St. Katherine Drexel Parish and School has requested a special use permit to build a church with a 1,000 seat sanctuary and 550 seat fellowship hall and classrooms for 260 children in K-8th grades, administrative offices, rectory, meeting areas for community groups and related facilities on a 28 acre parcel of land on the north west corner of Waterfall Road and Route 15 across from the 7/11. Because the land is in the Rural Crescent, the St. Katherine will require a special use permit.
On Thursday night St. Katherine had an informational meeting held at the Evergreen Fire Station to present the project to the public. St. Katherine plans to build the religious facility in phases. The meeting was fairly evenly split between supporters of the church and Rural Crescent preservationists who felt that building a large Church and school is inconsistent with the social objectives of maintaining a wildlife habitat, preservation of farmland, preservation of groundwater and surface water supplies, protection of historically significant areas and scenic views, and prevention of development on fractured rock systems highly susceptible to contamination. The basic zoning that exists now in the Rural Crescent is A1- one house per 10 acres. St. Katherine plans to build the religious facility in phases.
Officially, the Rural Crescent, established in 1998, encompasses almost 116,000 acres, but little of that total is still agricultural land. The Rural Crescent includes about 23,000 acres of federal land in the forest and Manassas Battlefield, 55,100 acres that are already developed including Quantico and existing developments, about 2,600 acres that are permanently protected land, 8,200 acres that have development plans already approved and almost 28,000 acres that are undeveloped and unprotected and could be preserved as open space and farmland.
The Rural Crescent depends on groundwater as the sole water supply for all the existing and future residents, and St. Katherine Drexel Parish and School will depend on an on-site well (or wells) for water supply and septic for sewage. How any proposed land use will impact water and groundwater sustainability should be one of the first questions asked, but is not considered in the application for the special use permit. The right of existing property owners to their water is primary and valuable and should not be compromised or impaired. Because there are natural fluctuations in groundwater levels it is easy to mask or ignore signs of the beginnings of destruction of the water resources that we depend on. Fluctuations in climate or rainfall and imperfect measurements and vantage points mask trends from clear view.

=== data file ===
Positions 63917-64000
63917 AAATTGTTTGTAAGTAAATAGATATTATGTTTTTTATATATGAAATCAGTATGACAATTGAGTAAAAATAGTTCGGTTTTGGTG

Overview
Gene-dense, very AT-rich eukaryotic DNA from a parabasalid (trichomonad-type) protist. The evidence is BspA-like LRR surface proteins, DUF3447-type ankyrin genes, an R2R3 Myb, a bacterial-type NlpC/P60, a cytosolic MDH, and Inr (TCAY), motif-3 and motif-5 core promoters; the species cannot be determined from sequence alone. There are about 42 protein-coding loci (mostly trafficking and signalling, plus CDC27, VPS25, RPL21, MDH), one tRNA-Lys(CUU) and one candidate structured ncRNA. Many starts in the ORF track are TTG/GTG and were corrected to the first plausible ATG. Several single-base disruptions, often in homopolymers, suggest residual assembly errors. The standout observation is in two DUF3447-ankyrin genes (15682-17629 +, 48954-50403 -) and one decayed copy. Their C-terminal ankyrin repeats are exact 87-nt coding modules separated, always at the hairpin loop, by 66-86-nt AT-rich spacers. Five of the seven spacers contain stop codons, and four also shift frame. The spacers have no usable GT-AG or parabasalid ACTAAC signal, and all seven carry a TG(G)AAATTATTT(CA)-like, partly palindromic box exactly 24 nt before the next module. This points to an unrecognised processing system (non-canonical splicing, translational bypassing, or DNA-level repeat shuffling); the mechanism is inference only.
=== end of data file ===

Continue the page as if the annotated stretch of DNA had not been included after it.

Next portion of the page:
While groundwater is a renewable resource it is NOT unlimited. The sad truth is that we do not know how much water we have in the Culpeper basin, nor do we know what the sustainable rate of ground water use is. We can only hope that the Culpepper Basin is adequate to sustain the rural crescent in the next drought, but the USGS tells us that our groundwater basin is under stress. Sustainability of groundwater is hyper-local. Little is known about the sustainability of our groundwater basins, but potential problems are still at a manageable stage. We now have tools (groundwater models and data from the GRACE project) that can help develop a picture of the volume of the water within the groundwater basin and at what rate it is being used and at what rate it is being recharged. We need to know if the current and planned use of our groundwater is sustainable even in drought years. We need to understand how ground cover by roads, parking lots and buildings will impact groundwater recharge and what level of groundwater withdrawals are sustainable on site to determine if a proposed additional use of groundwater is sustainable before it is granted.
The proposed church and school will cover over 20% of the land with buildings, parking, walkway and other impervious surfaces that will change the hydrology of the site reducing ground water recharge in the area around the school at the same time that the school and church will increase groundwater use to an estimated 12,500 gallons a day (3-4 million gallons a year) according to the Pacific Institute. That is equivalent to building around 50 homes on the 28 acres. With reduced groundwater recharge in the immediate area of the school from all the paving, there is a real possibility that the pumping from the school will create a large cone of depression to draw water from adjacent properties or greater depth that could cause nearby existing wells to go dry, and people will have homes without water –worthless. This is a risk that has not been examined, studied or modeled. This has happened elsewhere. Once the hydrology is destroyed, it cannot be restored. The special use permit should not be granted to a use that will significantly reduce the groundwater recharge to the immediate area while taking the essential water resources of their neighbors without first studying the impact.